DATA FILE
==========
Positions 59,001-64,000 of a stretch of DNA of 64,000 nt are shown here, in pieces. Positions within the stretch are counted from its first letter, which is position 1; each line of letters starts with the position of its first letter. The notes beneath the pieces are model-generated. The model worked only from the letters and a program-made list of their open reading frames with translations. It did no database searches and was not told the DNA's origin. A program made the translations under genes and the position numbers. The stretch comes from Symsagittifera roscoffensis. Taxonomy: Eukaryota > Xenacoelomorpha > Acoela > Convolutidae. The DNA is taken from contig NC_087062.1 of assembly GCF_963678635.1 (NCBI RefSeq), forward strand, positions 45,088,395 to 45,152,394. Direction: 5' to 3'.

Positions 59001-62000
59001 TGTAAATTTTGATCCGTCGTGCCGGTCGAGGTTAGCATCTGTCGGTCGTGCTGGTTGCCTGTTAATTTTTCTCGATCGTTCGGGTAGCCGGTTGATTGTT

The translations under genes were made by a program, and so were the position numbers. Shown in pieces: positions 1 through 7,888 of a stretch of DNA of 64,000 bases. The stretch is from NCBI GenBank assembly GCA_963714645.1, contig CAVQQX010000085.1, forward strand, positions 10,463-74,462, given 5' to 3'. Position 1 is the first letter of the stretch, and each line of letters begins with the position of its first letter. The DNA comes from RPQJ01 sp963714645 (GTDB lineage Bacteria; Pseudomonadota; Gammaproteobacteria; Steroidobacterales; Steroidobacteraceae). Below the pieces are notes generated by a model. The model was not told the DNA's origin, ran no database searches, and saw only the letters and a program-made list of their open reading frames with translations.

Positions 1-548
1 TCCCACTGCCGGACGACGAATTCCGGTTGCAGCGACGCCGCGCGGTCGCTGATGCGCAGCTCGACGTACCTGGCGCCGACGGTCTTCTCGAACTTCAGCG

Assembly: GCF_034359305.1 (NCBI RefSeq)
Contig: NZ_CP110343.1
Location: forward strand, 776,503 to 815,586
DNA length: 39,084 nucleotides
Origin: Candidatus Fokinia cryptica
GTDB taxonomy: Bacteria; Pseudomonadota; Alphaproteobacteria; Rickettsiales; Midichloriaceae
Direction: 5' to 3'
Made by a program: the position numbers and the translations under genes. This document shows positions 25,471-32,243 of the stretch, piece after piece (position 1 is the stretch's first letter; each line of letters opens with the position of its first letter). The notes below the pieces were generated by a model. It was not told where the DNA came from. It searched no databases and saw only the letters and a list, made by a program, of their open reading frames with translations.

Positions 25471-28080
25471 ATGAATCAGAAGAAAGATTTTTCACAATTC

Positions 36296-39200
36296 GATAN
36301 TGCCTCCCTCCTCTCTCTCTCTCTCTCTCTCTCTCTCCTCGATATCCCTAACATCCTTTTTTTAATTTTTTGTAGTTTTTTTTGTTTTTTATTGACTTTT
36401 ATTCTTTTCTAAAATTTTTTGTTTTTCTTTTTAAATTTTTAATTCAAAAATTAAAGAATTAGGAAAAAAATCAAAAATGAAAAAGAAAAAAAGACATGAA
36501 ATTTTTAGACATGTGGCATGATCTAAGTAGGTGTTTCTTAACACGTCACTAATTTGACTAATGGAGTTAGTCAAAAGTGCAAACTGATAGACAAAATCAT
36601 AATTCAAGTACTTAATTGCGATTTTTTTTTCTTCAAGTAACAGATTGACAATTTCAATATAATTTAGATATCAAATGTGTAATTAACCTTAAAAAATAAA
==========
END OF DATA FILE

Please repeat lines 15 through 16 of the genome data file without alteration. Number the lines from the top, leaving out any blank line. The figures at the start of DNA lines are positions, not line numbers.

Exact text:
Positions 25471-28080
25471 ATGAATCAGAAGAAAGATTTTTCACAATTC